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Looking ahead: Andrew Bewes, MD at Hallgarten

Published:  14 August, 2017

The autumn tasting season will be upon us before we know it, as the trade prepares for the run up to the all-important Christmas trading period.

Throughout August, Harpers will be running a web series that will include interviews with some of leading voices in the trade, to discover what trends and challenges they’re expecting to face in the latter half of 2017.

We continue our series with Andrew Bewes, managing director at specialist importer and distributor, Hallgarten Druitt & Novum Wines.

1. How has the first half of 2017 compared to 2016?

Hallgarten has enjoyed a buoyant first half with double-digit sales growth and significantly more new accounts opened than in the same period of any of the previous five years. We believe that a number of different circumstances have combined to create this period of growth for Hallgarten.

Internally, these include the continued evolution of our portfolio, our investment in new and highly qualified sales staff and significant investment in our customer service, particularly our MW-led customer wine and front-of-house training team.

Externally, whilst the market is highly competitive and changing rapidly, we have seen the premium On-trade, which accounts for over 70% of our business, consolidate and further professionalise, and this has brought additional volume from many customers as they reduce the number of suppliers that they work with.

2. What’s your strategy for the second half of the year, through autumn and leading up to the Christmas trading period?

Our aim in the second half of the year is to work ever more closely with our core customers to improve their wine sales and mitigate the challenges that we all face. On pricing, a wine listed at £6 on our trade list back in January 2016 should be on our current list at £6.46 through a combination of duty and FX rises – in total a rise in price of 7.7%.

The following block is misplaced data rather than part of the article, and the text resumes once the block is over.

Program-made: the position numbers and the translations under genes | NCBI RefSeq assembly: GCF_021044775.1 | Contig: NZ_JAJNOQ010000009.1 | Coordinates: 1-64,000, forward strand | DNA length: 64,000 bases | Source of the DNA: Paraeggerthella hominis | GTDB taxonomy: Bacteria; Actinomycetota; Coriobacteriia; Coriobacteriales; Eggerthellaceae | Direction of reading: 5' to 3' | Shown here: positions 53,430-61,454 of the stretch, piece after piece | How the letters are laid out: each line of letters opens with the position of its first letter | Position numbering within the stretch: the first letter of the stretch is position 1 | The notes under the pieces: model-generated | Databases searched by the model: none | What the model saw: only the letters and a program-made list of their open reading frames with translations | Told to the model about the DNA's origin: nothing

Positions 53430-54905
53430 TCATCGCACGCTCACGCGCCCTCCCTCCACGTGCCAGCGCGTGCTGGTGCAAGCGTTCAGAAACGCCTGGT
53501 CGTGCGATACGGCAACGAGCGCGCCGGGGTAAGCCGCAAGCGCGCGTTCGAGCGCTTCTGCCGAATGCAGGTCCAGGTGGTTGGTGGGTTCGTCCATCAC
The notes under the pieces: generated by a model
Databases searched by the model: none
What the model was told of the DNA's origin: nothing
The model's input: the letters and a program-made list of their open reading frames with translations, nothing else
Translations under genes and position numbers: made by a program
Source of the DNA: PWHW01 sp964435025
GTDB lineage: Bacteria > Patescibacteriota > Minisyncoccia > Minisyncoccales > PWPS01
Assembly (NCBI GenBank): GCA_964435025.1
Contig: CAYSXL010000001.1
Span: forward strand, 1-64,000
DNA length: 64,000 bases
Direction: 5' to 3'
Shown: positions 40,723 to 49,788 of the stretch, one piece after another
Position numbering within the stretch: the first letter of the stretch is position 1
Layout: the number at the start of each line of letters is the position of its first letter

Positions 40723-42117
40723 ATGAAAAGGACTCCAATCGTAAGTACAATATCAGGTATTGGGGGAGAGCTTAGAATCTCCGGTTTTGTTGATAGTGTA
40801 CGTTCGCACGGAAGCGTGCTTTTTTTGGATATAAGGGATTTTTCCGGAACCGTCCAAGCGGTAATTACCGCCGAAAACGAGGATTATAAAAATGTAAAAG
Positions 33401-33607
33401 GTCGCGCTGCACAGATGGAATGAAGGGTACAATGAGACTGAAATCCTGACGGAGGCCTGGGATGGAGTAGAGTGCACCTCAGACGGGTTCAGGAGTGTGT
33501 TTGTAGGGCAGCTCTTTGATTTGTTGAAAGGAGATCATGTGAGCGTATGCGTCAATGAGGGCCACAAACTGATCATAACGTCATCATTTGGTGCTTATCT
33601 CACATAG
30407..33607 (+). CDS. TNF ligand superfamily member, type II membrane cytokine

The pound is under relentless pressure – down to nearly €1.10 today and significantly below the rates at which we calculated at for the year. Given the cost increases and commercial pressures that our customers are under, simply putting up prices of the wines they currently list is not always an option and I suspect that this September we will be working harder than ever to help change restaurant wine selections to allow our customers to maintain their key price points in their peak trading period.

Apart from this, it is very much business as usual with a packed programme of supplier visits, over 50 customer trips to wineries, tastings, promotions and customer events.

3. What will be your main focus during this time?

Our sales team will be out meeting our customers to help equip them with the practical support they need to enable them to maximise sales and profits through the peak trading period. This will include training to provide their front-of-house teams with the confidence they need to talk about and sell wine and, as ever, we will be focusing on upselling to try to coax punters away from ‘the norm’.

Behind the scenes we have more back office support than ever to manage the increased numbers of orders; both in terms of technology – our customer online ordering system goes live in September – and people, with an expanded customer service team.

Following a busy year on the buying front we will be launching a revitalised Champagne and Burgundy portfolio in early September.

4. Are there any specific challenges that you’re planning for?